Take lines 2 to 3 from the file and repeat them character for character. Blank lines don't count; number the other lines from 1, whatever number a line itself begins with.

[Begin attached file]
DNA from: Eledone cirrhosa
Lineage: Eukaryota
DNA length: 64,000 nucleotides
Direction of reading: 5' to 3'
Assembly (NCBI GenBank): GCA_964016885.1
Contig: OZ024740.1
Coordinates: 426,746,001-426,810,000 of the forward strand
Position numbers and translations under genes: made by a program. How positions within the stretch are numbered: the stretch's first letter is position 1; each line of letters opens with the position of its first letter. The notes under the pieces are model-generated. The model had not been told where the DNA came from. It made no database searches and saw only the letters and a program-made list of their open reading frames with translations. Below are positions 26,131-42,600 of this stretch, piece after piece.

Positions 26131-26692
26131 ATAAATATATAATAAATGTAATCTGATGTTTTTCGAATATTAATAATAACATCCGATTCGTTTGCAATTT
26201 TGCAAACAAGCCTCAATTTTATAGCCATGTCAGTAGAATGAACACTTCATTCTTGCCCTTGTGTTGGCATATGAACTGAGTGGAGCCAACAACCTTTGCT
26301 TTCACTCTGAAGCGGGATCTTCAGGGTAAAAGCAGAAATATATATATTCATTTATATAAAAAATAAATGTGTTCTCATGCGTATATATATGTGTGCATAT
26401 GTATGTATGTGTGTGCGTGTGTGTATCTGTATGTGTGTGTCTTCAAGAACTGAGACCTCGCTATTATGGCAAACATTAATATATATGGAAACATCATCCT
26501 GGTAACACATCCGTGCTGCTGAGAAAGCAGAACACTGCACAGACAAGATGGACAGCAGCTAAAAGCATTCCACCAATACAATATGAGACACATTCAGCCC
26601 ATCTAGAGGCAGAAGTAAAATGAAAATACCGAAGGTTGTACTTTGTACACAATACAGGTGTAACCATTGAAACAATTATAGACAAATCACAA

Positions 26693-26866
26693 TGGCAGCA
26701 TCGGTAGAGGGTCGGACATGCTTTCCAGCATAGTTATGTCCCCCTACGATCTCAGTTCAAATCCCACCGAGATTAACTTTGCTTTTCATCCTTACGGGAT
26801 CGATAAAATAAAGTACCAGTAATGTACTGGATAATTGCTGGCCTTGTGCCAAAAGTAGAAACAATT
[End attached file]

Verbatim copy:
Lineage: Eukaryota
DNA length: 64,000 nucleotides